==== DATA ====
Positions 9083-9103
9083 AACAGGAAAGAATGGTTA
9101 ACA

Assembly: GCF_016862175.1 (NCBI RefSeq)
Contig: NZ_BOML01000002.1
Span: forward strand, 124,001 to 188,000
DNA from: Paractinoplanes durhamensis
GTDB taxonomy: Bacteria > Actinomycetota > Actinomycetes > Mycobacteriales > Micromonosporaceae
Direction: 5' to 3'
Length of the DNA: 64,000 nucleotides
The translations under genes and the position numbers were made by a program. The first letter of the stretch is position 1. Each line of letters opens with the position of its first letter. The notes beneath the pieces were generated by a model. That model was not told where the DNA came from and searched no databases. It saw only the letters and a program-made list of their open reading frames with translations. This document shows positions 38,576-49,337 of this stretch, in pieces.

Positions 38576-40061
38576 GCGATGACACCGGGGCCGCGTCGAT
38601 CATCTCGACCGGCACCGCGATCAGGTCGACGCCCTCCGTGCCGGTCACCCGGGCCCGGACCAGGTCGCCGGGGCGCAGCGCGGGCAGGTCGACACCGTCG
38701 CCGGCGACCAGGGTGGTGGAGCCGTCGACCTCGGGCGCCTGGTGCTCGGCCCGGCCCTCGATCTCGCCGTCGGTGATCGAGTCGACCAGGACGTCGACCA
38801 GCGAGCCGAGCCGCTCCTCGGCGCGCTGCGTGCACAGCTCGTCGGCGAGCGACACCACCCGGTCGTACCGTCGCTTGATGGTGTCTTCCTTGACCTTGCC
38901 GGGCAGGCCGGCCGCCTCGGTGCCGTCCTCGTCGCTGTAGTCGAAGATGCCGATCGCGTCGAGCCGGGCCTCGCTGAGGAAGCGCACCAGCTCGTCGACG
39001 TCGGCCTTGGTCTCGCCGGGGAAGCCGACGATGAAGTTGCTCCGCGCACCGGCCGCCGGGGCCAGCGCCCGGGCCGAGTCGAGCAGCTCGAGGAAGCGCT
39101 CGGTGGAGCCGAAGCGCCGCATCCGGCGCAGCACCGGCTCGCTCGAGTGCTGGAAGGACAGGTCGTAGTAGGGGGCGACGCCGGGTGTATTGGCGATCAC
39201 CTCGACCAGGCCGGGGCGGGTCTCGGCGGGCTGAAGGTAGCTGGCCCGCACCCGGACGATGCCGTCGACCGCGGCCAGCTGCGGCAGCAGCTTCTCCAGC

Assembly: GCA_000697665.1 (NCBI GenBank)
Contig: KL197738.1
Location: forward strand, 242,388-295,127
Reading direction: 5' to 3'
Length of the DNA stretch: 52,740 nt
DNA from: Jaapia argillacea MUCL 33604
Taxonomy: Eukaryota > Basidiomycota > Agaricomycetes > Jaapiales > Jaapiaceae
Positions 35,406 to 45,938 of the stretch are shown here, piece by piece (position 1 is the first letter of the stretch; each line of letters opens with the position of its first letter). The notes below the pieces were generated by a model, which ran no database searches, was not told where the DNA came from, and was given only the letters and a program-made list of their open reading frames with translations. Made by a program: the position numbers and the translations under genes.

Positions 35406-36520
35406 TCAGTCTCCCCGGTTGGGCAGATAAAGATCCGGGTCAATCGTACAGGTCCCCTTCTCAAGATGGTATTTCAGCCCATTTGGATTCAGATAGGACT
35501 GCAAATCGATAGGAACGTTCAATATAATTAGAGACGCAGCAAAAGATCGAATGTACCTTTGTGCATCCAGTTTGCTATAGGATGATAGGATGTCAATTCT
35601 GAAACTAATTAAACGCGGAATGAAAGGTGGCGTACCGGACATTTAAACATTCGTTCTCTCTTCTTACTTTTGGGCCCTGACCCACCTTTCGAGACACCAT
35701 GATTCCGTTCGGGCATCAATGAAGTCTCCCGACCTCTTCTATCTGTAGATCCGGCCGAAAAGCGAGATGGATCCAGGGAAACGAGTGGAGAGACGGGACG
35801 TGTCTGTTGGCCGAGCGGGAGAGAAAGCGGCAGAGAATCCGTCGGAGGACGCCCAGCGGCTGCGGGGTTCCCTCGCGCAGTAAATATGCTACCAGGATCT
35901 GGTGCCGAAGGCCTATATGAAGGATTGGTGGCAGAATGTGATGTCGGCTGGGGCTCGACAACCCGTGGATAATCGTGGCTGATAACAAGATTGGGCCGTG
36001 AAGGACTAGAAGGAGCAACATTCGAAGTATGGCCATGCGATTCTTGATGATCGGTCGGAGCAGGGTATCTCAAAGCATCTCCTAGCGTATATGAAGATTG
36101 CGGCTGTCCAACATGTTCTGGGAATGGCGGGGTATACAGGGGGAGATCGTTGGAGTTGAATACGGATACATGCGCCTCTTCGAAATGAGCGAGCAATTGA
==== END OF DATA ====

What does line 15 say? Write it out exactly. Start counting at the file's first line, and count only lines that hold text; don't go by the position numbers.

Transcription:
38701 CCGGCGACCAGGGTGGTGGAGCCGTCGACCTCGGGCGCCTGGTGCTCGGCCCGGCCCTCGATCTCGCCGTCGGTGATCGAGTCGACCAGGACGTCGACCA